IP Video Surveillance a “Deadly” Application for Network Virtualization

CCTVIt seems in the technology industry we’re always on the lookout for the “killer application” to take something that’s new and make it mainstream.  The best example of this was, of course, Lotus 1-2-3 and its role in the Windows interface becoming the de facto standard it is today.  After that, the floodgates opened and Windows took off like a rocket.

Not everything has a “killer app” associated with it, though.  Sometimes the industry just needs a handful of “deadly” applications to drive adoption.  Think of the deadly apps as being apps that have killerish qualities but which don’t have the breadth to be universally deadly.

For network virtualization, I don’t believe there’s a single killer app that will drive adoption.  Instead we should see a number of use cases across different verticals that can be considered killerish.  One of these use cases is IP video surveillance.

Video surveillance has evolved greatly over the past few years.  What once was a proprietary technology that was deployed on a dedicated network has shifted to IP based endpoints that run on the corporate data network.  Also, the responsibility for video surveillance and other physical security has shifted to the CIO as organizations try and gather greater intelligence across the entire security infrastructure.  It’s a technology that was only about $4 billion in revenue in 2012, and which grew to almost $6 billion in 2013; in fact, ZK Research forecasts project growth to over $19 billion in 2017.

Obviously the network plays a critical role in IP video surveillance, since any sort of dropped packets, latency, or jitter can create holes in coverage which then can limit the usefulness of the technology.  ZK Research recently ran an IP video surveillance survey to understand the role the network plays.  One of the questions we asked was, “What are your primary challenges associated with IP video surveillance operations?”  The biggest challenge mentioned in responses was delay in pulling up video footage (33%).  Blurriness of video accounted for 19% and network resiliency was another 16%.  In fact, 75% of the challenges are network related.  Only 22% of the respondents cited camera or non-network related issues.

I think it’s fair to say that traditional networks were not really designed for the demands of IP video surveillance.  Legacy networks are hampered with many limitations such as poor performance, complexity of running multiple protocols, slow recovery time, and security challenges associated with using VLANs for segmenting traffic.

Network virtualization can alleviate many of these problems through the following:

  • Simplification of the network.  Network virtualization leverages an underlying network fabric that is typically more flat and much more simple than a traditional multi-tier network.  This means fewer boxes, fewer touch points, and a reduced need to continually tweak the network.  When it comes to a demanding application like IP video surveillance, simpler is better.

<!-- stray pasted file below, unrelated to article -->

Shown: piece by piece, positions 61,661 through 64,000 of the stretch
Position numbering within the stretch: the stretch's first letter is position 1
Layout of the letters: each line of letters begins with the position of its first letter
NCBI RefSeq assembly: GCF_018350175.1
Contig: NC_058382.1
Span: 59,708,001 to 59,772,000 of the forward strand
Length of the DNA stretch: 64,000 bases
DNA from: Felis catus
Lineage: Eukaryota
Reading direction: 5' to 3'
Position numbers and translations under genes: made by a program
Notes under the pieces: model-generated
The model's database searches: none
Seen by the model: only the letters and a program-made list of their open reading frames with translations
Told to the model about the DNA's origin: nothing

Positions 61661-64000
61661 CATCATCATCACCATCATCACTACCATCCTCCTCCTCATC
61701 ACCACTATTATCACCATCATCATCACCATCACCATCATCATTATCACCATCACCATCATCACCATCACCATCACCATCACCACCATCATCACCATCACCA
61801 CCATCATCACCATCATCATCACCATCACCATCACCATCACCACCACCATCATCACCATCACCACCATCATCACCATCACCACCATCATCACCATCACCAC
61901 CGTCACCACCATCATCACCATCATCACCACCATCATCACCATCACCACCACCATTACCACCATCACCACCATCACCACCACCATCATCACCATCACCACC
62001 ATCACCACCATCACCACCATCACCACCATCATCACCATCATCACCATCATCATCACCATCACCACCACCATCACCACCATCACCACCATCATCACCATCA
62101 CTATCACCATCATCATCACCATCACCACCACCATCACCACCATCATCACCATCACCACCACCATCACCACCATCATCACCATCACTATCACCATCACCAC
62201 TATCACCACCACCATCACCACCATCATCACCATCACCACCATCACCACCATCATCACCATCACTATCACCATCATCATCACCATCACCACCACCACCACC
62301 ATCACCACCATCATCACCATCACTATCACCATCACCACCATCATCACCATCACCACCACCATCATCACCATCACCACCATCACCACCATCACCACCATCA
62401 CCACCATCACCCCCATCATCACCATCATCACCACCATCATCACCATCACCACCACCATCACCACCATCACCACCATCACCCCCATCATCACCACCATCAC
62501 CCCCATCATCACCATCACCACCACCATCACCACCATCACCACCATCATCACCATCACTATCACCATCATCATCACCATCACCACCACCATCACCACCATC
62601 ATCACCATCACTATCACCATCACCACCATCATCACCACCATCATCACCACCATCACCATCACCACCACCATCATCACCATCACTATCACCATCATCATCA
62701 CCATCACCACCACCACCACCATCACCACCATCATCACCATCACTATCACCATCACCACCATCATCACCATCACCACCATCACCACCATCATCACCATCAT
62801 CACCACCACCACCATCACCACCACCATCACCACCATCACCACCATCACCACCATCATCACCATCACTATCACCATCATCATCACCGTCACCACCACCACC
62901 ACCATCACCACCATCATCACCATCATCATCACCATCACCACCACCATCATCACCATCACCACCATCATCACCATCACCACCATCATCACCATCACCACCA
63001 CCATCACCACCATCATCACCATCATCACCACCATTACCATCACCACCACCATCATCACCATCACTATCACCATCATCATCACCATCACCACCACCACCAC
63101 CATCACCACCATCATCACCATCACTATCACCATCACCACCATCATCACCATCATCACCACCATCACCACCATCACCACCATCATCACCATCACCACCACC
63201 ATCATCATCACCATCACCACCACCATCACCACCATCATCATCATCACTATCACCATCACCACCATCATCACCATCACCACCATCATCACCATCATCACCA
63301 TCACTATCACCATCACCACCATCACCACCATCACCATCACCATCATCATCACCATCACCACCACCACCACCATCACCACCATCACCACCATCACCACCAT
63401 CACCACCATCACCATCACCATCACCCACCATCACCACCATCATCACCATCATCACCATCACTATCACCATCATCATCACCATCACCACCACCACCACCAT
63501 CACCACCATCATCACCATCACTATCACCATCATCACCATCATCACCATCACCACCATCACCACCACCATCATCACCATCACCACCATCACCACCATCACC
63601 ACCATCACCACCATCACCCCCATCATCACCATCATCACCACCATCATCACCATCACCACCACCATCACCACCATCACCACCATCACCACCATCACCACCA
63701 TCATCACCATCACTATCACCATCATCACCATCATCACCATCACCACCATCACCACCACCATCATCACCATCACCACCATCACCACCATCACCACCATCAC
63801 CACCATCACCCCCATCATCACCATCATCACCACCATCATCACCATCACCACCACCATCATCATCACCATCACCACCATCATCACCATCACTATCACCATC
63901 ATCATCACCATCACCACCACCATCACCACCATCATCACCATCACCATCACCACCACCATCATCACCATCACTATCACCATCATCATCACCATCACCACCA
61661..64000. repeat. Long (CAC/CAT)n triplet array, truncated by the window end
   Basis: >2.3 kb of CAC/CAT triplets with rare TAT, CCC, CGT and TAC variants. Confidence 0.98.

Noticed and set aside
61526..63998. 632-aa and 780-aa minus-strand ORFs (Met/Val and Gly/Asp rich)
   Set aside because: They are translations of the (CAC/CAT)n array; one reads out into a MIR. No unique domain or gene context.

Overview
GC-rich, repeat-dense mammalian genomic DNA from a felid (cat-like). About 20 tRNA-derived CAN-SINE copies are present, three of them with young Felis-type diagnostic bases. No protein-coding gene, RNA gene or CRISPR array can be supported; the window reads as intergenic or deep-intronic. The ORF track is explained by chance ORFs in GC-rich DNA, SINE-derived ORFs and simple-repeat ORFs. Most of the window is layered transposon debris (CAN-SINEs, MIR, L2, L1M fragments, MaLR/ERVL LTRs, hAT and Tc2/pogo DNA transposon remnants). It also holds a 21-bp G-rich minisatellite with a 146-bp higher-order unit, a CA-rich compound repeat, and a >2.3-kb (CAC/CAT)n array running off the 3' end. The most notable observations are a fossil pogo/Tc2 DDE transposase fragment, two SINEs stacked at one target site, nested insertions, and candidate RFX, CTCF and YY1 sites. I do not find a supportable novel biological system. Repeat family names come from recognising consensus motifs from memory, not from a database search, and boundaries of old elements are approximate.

• Minimized number of network protocols.   Legacy networks often require numerous protocols to operate, including. but not limited to, Multi-Protocol Label Switching (MPLS), PIM, STP, Border Gateway Protocol (BGP), and Open Shortest Path First (OSPF). Finding a way to eliminate as many of these as possible will ensure quick network recovery and efficient bandwidth use. One way to meet the challenges of IP video surveillance is to leverage a protocol like Shortest Path Bridging (SPB), which is widely used by many of the network virtualization vendors today. Traditional networks are built on a concept of “stacked protocols”, where each layer in the stack was developed to add new functionality to the existing Ethernet standards. However, each of these protocols runs independently and must be managed separately, causing network instability. SPB is an industry-standard protocol that can consolidate all of these functions and create a more efficient network.
  • Higher levels of security.  MPLS and VLANs are OK if the goal is simply to separate traffic for performance purposes.  However, IP video surveillance requires high levels of security, which is why the technology has been deployed on a private, closed network.  Network virtualization can give the performance benefits of MPLS and VLANs but also the security of a dedicated network.
  • Predictable performance.  Multicast sessions are very CPU intensive. The rapid initiation of video streams can create CPU spikes and cause erratic performance on the network. Networks that support IP video surveillance must eliminate these spikes to ensure all corporate applications perform consistently.  A virtual network can protect the IP video streams from general corporate traffic and vice versa.

Better camera technology coupled with a greater awareness of the value and need for IP video surveillance has caused the technology to grow by double digits over the past few years.  I certainly expect this to continue for at least five more years, offering providers an excellent opportunity for vendors to try grab share.

Image credit: nolifebeforecoffee (flickr) / CC-BY

  • Xeoma

    Great article, thanks for the numbers! Network capabilities is especially the main concern for the type of video surveillance that is considered most state-of-the-art – cloud video surveillance. Network issues is the main turndown for those who would otherwise gladly use cloud technologies in their business. In this regard, network virtualization and update can be a good way out!